CBO adds 5 years to Medicare's solvency

 - Glass Half Full

The Congressional Budget Office found five more years of solvency for the Medicare program in its latest analysis, but the same report revised downward prospects for the Social Security program.

The CBO expects the Medicare program to be financially solvent through 2030, five years longer than previously estimated, due to predictions that healthcare costs will grow more slowly than prior to the recession, according to a report in the Wall Street Journal.

The CBO revised the excess cost ratio downward by nearly a percentage point, from 2.6 percent to 1.7 percent. The excess cost ration is a measure that compares the rate of growth in healthcare costs to that of the growth domestic product. As a result of that change, the trust fund balance is projected to grow from $206 billion in 2013 to $261 billion in 2024, before heading downward.

Another factor in the bending of the cost curve is ACA, which cuts more than $700 billion in Medicare expenditures.

 “It’s pretty great news, and what’s striking is that as cost increases have come down, all the quality measures have gone up,” John Rother, chief executive of the National Coalition on Health Care, a healthcare advocacy organization for business and labor, told the Journal. “We are actually doing better.”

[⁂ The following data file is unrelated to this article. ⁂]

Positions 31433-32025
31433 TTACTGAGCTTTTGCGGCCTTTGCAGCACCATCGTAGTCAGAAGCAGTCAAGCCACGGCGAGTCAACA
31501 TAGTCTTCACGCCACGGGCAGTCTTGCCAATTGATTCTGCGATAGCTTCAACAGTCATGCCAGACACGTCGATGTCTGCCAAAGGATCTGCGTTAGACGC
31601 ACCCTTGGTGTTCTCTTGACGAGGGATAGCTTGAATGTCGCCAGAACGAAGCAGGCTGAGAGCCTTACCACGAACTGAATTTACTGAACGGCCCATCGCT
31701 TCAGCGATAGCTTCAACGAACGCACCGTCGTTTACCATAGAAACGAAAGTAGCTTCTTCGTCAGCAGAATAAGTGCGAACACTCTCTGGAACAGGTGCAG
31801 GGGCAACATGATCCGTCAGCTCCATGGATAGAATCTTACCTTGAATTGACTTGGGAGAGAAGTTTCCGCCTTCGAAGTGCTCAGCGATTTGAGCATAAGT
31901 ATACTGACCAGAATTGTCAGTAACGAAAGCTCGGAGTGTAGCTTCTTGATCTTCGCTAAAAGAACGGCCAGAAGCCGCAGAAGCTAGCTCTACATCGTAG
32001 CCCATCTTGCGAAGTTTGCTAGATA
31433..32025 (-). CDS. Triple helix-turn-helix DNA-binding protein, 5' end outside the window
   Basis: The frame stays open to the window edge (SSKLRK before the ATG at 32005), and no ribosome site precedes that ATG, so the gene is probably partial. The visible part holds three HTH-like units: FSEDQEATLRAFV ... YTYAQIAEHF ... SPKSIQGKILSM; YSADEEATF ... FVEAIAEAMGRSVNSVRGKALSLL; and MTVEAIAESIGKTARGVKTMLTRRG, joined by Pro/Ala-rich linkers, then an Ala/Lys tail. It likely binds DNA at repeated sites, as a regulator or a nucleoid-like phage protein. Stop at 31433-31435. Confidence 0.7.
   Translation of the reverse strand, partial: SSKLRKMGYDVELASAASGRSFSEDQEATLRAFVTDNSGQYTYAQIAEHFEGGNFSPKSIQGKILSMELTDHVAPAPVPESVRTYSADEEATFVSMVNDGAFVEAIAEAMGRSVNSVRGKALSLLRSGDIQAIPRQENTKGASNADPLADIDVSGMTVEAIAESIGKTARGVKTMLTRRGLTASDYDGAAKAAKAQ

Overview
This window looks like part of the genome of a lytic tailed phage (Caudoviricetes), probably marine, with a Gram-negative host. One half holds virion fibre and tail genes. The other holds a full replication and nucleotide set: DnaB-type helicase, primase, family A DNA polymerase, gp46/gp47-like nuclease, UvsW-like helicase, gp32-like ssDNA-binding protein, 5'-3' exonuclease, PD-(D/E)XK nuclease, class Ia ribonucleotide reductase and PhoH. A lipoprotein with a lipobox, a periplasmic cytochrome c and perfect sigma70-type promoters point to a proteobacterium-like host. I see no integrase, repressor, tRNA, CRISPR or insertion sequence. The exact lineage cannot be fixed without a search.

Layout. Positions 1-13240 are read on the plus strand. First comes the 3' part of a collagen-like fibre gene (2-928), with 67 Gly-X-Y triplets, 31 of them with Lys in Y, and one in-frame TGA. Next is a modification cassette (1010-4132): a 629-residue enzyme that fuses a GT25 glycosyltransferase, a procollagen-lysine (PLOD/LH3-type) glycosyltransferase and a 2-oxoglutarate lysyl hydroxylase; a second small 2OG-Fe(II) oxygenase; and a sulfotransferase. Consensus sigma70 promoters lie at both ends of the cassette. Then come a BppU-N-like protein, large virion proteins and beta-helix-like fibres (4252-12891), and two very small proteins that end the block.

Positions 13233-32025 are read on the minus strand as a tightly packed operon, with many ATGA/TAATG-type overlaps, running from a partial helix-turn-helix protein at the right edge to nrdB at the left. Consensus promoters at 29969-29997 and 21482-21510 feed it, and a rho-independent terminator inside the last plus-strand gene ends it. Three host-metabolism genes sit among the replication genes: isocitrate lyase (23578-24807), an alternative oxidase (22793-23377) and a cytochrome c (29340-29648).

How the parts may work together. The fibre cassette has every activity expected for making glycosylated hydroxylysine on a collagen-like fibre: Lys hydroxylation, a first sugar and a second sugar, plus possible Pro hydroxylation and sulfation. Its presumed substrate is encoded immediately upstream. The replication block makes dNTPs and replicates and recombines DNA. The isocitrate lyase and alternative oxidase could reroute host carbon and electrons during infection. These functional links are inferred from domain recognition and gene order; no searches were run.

The Medicare program is expected to spend $500 billion on benefits for 54 million Americans this year, the Journal reports. In 2030, nearly 70 million people are expected to collect benefits.

A spokesman from the office of House Budget Committee Chair Paul Ryan of Wisconsin told the Journal: “The take-away is not that the insolvency date has been pushed back, but that the program remains on an unsustainable path.”

Future prospects for the Social Security program, however, are thought to be somewhat lower than previously projected, according to the CBO analysis. Lower future payroll tax revenue and interest rates will widen the disparity between spending and revenues in the Social Security program over the next 75 years.